Banking inquiry must deliver better outcomes

Banking inquiry must deliver better outcomes


The banking Royal Commission provides an opportunity to look at how the sector can better work with farmers.


With total national rural debt of about $72 billion and an average Queensland farm debt of about $637,000 per farm, primary producers will certainly have an interest in the outcomes of the Turnbull Government’s banking Royal Commission.

There have been many recent inquiries into the financial services sector and the banking system but often their recommendations haven’t been acted upon.

AgForce wants to see transparency, fairness and consistency in the way banks deal with agriculture and farm businesses, and ultimately complete community confidence in our banking system.

We would hope this inquiry not only looks at how any poor systemic practices can be fixed but also how the banking sector can further improve how they help our industry grow.

Queensland farmers need affordable access to finance if we are to fully capitalise on the increasing global demand for our high-quality food and fibre.

The banking sector provides access to this essential finance, which in the overwhelming majority of cases helps to build the wealth of farmers, so we need well-functioning loan products and banks, and for farmers to have good relationships with their lender.

Earlier this year, the Queensland Parliament passed farm debt mediation laws which mandated an offer of mediation before foreclosure action occurs. While a positive development, the best outcomes are likely to be achieved through dealing with problems when they first emerge.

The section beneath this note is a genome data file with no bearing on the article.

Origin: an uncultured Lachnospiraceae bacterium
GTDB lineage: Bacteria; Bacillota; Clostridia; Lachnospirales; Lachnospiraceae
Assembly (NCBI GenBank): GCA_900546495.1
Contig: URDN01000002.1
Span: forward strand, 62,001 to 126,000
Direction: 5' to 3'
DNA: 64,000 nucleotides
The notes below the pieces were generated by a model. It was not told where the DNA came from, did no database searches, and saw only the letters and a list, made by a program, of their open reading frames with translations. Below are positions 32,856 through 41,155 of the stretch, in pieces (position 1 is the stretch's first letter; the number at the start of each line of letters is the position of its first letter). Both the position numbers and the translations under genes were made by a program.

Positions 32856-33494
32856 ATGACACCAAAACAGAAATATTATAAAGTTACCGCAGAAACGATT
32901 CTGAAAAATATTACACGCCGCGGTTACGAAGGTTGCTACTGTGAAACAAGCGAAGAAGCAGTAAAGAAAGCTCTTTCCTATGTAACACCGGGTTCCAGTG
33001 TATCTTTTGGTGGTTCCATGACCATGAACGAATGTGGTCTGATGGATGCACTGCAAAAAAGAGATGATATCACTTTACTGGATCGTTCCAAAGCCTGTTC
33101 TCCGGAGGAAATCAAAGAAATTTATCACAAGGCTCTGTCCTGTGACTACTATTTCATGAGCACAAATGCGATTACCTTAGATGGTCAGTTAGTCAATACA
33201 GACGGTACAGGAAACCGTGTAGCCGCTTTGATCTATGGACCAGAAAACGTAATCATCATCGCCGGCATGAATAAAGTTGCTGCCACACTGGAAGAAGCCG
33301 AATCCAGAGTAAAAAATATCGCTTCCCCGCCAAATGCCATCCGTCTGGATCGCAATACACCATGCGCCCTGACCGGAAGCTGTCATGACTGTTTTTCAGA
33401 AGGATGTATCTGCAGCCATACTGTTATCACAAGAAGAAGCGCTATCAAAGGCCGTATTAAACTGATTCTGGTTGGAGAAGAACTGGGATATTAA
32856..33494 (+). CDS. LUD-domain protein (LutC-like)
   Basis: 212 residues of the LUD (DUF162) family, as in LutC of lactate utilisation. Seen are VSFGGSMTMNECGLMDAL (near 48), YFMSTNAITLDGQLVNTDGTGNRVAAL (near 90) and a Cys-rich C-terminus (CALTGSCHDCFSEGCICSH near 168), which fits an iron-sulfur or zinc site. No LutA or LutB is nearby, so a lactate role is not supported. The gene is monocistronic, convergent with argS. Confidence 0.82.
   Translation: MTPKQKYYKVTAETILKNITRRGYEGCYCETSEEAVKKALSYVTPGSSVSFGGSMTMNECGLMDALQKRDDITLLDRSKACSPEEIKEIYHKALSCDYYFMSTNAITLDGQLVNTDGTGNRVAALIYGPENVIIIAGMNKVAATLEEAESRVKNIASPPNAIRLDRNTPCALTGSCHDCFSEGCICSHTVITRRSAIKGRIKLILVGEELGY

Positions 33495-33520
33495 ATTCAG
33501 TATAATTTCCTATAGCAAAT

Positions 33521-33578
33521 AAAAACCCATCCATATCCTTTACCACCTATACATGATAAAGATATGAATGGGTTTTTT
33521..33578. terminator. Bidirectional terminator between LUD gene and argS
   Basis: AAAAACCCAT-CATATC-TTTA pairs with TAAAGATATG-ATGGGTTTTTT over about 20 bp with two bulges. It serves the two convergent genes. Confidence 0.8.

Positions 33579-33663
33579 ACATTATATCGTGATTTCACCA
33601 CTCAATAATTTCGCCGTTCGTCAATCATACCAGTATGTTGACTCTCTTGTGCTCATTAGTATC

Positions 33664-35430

AgForce sees the planned but not yet established Farm Debt Restructure Office within the Queensland Rural and Industry Development Authority as potentially offering a proactive option for producers facing debt difficulties.

Some agriculturally relevant issues identified in previous inquiries include for bank officers, valuers and receivers to act in the best interests of small business customers, ensuring adequate notice of needed refinancing, the use of penalty interest rates, and non-monetary defaults such as changes in loan to asset ratios where repayments are still being made.

The banking Royal Commission provides an opportunity to address the poor practices of the past, act on any previously overlooked recommendations, and more positively, look at how the sector can better work with farmers to attract more investment and grow their businesses.


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